I fell into God’s World. And it took me a while to get my bearings.

The sequence of ages happens to be only a feature of the moment I’m in.

I didn’t know some times if I had dreamt my memories. I didn’t know if I was me or my brother. I didn’t know if was dreaming that house, or if I had dreamt that other place in the jungle among pyramids. Had I just been born, or had I just died from that wound? Sometimes I got confused remembering things not from the past, but happening right now in different bodies.

I was living all these lives, all at once. I was confused by all these things happening to all those bodies. I started up asking a question and ended up telling a story. I would start a story in one body and continue it somewhere else, and in the end I had done nothing in this body.

I moved about this life between story and story, putting a lot of attention on making things slow down, so that the story I told of my life could be told as if it could happen, as if it made sense. Putting much care in the spinning of each piece, weaving each strand, forming a work of art with the cacophony of color and events: to make something whole out of non-sequential chaotic star dust; to sit as an old woman weaving the story now. Or, like a spider, extracting the web from within my womb to lay out for the wake.

This is the beginning of the Kindly Ladies, and the spinning of stories and the laying of worlds.

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Listen to this episode of The Telling by Koyote the Blind

Mama Spider

It is said somewhere that the mother spider, when the hunting has not gone well even after building the perfect tapestry of a thick, sturdy, heavy and sticky cobweb, she still manages to feed her children. They wait, somewhere unseen and protected. She walks towards the center. She lays down. She wraps herself up with her own string. Once she is completely covered, the way she would bind a fly, she taps on her web. She taps a signal designed to tell the children that there is game. The tinny little children come running. They need to feed this night or they won’t survive. They come to the mother and they begin to devour her, not knowing it is their mother. Thinking it is just an insect, just another nurturing bundle, they open her up. They go inside her belly and eat her from the inside out, devouring her completely.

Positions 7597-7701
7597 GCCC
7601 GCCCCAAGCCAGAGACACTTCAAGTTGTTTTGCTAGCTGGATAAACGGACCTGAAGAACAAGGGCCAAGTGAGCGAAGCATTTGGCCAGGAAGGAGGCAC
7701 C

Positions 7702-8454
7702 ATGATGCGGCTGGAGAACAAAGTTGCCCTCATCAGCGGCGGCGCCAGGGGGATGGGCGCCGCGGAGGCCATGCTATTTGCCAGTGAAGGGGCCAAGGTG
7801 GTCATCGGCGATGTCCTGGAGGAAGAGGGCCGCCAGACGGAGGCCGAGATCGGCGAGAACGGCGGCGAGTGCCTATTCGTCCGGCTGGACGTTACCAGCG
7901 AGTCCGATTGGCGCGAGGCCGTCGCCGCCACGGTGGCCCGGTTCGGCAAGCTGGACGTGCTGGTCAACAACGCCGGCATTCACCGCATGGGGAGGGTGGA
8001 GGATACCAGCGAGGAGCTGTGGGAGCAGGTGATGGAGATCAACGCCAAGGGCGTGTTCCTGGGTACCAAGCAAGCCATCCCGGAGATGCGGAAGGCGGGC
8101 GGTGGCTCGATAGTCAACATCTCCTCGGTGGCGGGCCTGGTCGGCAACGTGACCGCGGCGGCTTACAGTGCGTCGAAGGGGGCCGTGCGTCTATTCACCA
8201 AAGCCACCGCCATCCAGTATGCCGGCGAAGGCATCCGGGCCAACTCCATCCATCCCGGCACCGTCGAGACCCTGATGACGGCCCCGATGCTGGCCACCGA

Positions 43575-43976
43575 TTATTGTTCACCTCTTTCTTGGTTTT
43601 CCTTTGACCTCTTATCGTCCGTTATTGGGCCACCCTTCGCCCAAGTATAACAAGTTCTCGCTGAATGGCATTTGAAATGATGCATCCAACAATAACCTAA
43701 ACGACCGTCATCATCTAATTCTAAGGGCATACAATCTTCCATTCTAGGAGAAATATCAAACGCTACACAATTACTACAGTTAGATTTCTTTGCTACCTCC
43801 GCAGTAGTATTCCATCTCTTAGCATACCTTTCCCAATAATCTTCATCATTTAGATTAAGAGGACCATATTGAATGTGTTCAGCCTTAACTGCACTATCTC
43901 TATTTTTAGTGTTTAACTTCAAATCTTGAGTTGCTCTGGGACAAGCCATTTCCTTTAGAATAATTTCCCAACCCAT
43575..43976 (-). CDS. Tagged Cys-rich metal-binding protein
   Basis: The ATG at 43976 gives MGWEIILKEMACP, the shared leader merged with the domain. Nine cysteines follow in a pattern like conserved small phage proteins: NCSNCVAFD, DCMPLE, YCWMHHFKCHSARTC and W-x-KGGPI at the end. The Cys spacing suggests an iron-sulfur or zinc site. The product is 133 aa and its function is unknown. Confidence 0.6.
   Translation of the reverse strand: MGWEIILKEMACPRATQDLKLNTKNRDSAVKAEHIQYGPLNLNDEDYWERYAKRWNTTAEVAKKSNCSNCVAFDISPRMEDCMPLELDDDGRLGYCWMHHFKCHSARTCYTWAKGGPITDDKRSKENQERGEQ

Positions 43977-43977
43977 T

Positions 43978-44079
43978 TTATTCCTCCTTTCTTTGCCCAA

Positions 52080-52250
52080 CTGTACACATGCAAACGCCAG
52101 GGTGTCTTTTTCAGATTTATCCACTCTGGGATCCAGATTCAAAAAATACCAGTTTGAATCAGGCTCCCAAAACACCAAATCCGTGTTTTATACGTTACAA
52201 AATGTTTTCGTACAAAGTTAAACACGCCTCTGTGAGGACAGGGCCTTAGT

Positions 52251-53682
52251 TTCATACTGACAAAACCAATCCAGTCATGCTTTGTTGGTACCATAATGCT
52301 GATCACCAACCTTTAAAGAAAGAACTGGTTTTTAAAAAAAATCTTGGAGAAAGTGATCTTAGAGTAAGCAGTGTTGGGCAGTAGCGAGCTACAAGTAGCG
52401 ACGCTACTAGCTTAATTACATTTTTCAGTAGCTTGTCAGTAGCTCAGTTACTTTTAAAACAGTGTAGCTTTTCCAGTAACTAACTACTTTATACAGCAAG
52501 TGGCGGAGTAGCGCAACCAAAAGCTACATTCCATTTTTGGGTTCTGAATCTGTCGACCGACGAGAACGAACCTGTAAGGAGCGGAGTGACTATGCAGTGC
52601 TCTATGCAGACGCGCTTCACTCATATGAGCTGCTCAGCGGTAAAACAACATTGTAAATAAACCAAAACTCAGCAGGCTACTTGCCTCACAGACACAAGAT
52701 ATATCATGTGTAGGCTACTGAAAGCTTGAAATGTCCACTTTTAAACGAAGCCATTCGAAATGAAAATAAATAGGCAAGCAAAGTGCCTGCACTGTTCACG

Her sacrifice allows the children to grow into adulthood, to live one more night so they can go and hunt. So they can go and have other little children who would devour their mother.

Mama spider. Mama spider.

Weaving and forming. Teaching and feeding.

Out of your bowels we ate.

Out of your spirit we grew;

to hunt one more day,

and tomorrow.

So was the spirit of my mother, even when I did not see her.

From the depth of her corpse, I grew and came out.

The ladies of fate always seemed to be weaving a strange web around my mother: strange happenings, magical, astonishing and weird. A teacher in a school for poor children, she took it upon herself to help a child who reminded her of my younger brother. She didn’t know why she felt compelled to take him under her wing, to buy him a pair of shoes, to bring groceries to his mother. It was pure compassion, or motherly love springing from unknown currents in her soul. She wanted to take care of him and protect him. She brought this little boy to play with us. We took an instant liking to him. I took him outside to play soccer, to meet my friends, to talk, to be one of us. With his confused eyes full of wonderment and restrained joy, this boy joined us for a moment in our lives. A few months later he disappeared from our lives. He became a ghost, a shadow, a memory––like so many people in El Salvador, never knowing why, where, or when they went.